Why The Thing Wasn't A Hit When It Came Out, According To Kurt Russell

When John Carpenter released "The Thing" in the summer of 1982, critics reacted to the paranoid sci-fi horror with unjustified vitriol. While it's one thing for a film to receive lukewarm reviews or completely slip under the radar, the unanimous hostility towards "The Thing" was relentless and immediate. In hindsight, this sort of reaction is baffling, given how the film is now considered a cult classic and a staple when it comes to understanding the different facets of horror in cinematic history. What was then deemed as outrageous and excessive has now undergone re-evaluation and emerged as cynical and anti-establishment — thematic threads that Carpenter explored in greater depth in his "They Live." Even from a purely technical standpoint, the practical effects in the film still manage to shock and terrify, a good case in point being the defibrillation jumpscare scene, which in my humble opinion, goes hard.

So, what went so horribly wrong when "The Thing" hit theaters in 1982? A mix of several factors could have potentially contributed to its icy reception, including unfavorable comparisons to bonafide genre hits, such as "Blade Runner" and even "Tron." Moreover, the open-ended nature of the film's ending might have added significantly to mainstream aversion to bleak nihilism — as the film deliberately avoids catharsis, character arcs, especially that of MacReady, could have been perceived as depressing or anti-climatic. In contrast, sci-fi entries that were critical darlings or commercial successes predominantly ended on a relatively positive note, while evoking emotions that were bittersweet at worst. 

Kurt Russell, who played the sardonic, no-nonsense helicopter pilot MacReady, has his own conjectures as to why the cult classic was so poorly reviewed at the time, while he maintains that it is a gripping tale about paranoia masterfully handled by Carpenter. Here's what Russell had to say.

An alien who cannot be perceived

In an interview with Esquire, Russell explained that a possible reason why audiences took time to warm up to "The Thing" was that Steven Spielberg's "E.T. the Extra-Terrestrial" had been released two weeks before Carpenter's film. As opposed to Carpenter's icy foray into an alien invasion from hell, "E.T." posited a warm, cuddly rendition of extraterrestrials, while etching a story about childhood wonder, nostalgia, and found family. Moreover, while E.T. is a perceivable figure capable of compassion, the murderous, shape-shifting alien from "The Thing" cannot be seen, as it assumes the form of those we know and care about. Russell commented on this "paranoia" that the story posits and how it defied genre expectations at the time:

"It came out the same year as E.T. and we had an alien most of the audience couldn't watch! It was just a story of paranoia, extremely well handled by a master. Yet at the time, it was just 'Holy s***, what is this?' What would you call that genre? The horror genre?"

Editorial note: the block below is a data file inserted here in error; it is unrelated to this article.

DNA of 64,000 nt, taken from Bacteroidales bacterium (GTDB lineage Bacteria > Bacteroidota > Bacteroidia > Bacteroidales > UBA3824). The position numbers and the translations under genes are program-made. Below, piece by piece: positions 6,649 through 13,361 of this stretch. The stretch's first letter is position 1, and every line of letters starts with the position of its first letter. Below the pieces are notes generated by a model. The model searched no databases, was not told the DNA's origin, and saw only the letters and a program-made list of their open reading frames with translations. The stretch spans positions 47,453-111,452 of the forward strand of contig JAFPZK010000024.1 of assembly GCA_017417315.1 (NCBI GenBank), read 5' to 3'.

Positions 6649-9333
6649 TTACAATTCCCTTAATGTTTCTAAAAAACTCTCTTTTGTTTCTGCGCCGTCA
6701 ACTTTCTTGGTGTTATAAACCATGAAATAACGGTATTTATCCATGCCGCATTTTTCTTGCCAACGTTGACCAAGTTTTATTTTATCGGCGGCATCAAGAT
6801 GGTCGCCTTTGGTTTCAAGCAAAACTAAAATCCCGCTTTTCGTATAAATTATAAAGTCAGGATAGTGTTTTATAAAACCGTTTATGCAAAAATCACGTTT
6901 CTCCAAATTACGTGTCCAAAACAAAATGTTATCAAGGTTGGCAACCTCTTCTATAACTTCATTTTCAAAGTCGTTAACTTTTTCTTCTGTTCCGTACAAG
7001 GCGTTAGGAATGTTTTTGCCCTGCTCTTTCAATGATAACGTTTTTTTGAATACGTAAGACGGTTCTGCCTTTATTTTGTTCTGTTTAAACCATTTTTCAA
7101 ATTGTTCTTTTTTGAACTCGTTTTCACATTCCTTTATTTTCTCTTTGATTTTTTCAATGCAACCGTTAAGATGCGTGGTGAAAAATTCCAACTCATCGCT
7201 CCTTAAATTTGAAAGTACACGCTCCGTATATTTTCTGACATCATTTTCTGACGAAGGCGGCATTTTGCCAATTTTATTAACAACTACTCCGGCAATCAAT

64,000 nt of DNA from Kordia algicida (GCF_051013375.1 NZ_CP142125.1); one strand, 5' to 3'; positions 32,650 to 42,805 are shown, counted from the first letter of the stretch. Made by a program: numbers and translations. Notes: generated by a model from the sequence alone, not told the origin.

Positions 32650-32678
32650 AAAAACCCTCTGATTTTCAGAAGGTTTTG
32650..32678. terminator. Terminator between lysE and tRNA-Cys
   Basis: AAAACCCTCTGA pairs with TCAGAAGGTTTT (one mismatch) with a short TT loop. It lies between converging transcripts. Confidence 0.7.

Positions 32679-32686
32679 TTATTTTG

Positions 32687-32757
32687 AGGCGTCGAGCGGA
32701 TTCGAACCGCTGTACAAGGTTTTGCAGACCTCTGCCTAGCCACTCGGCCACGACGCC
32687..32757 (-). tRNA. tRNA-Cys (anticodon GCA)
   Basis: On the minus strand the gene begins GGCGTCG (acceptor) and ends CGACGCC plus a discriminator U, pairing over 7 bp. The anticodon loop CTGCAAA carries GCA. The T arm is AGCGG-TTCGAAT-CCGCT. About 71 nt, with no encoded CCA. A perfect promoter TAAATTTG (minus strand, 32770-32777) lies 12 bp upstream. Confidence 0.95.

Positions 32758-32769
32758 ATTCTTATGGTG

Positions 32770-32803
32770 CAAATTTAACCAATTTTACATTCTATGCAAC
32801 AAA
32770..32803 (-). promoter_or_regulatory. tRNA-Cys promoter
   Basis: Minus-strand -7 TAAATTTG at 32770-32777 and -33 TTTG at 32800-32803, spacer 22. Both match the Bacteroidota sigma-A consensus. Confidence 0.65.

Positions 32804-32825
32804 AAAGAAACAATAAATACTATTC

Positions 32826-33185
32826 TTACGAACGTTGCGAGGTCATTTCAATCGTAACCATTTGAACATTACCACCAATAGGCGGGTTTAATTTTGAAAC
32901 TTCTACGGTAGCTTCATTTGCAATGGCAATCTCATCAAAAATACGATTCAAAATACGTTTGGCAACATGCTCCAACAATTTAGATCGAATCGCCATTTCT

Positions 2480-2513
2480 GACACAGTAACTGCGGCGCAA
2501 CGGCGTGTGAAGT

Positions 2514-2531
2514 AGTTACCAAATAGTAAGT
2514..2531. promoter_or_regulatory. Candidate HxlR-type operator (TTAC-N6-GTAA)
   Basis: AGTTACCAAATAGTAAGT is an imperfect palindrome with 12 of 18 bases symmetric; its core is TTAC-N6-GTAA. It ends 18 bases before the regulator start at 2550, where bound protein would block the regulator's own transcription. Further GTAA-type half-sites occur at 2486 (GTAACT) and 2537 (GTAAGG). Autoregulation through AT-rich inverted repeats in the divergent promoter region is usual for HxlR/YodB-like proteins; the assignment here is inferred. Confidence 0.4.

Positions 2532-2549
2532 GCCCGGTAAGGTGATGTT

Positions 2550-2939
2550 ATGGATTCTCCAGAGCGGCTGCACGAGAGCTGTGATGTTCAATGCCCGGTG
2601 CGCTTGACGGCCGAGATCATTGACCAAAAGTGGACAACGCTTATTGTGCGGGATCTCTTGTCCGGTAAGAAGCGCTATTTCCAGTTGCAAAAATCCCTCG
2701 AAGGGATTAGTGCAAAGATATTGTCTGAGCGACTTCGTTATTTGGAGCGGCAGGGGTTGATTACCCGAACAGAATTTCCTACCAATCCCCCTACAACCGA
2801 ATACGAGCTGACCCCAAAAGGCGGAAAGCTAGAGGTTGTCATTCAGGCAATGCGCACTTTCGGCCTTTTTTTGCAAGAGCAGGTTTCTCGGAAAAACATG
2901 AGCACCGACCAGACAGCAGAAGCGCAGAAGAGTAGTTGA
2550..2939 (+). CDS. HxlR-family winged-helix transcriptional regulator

"The Thing" is a loose adaptation of John W. Campbell's novella, "Who Goes There?," which follows an Antarctic research camp that discovers and thaws the remains of an alien spaceship. While this premise forms the basis of Carpenter's adaptation, the film shifts into horror-adjacent territories, especially with the abundance of mutating flesh, anthropomorphic body parts, and the atmospheric terror that grips the narrative. Although alien invasion films preceding "The Thing" have veered into horror, the way Carpenter handles the escalating paranoia of the 'other' pretending to be someone you know/trust situates the film into a territory seldom chartered before. It is a film devoid of warmth: here, bonds dissipate under pressure, people turn on each other, and there isn't a single moment of respite.

The Thing is a sci-fi horror masterpiece

In the same interview, Russell describes the film as "a classic," remarking that it is "up there in the top echelon of horror movies." And he's absolutely right. Carpenter chooses to open his film with a memorable sequence of a dog leaping across the Antarctic, on the run from a bunch of military dudes on a helicopter hell-bent on killing the creature. Natural instincts compel us to root for the dog, who is promptly taken in by the group of researchers we will be following throughout the film. Through a series of masterful setups, both subtle and overt, Carpenter establishes the deceptive and horrifying nature of The Thing during the transformation scene. As the film progresses, the group feels increasingly on edge and distrustful of one another, which is exactly what the alien wants: to divide and conquer.

At the center of this paranoid haze is MacReady, who seems almost bored in the beginning and becomes aggressively devoted to destroying the Thing to the bitter end. Although everyone reacts negatively to his volatile cynicism, his perpetual mistrust allows them to detect the being at one point, and learn some of its behavioral patterns, which are mostly unpredictable. The creature cleverly utilizes the anticipation of betrayal and the aversion to the loss of identity in its favor, taking down men until there are only two left. Now, the Childs vs MacReady ending debate is a multifaceted one, but it highlights one essential thing: Carpenter chose to end on a note of paranoid uncertainty, a stalemate that prevents both characters (and us) from truly knowing one another.

Ambiguous ending aside, "The Thing" raises pertinent questions about individuality, autonomy, and notions of the other. It merely took the world some time to recognize the film's innate brilliance.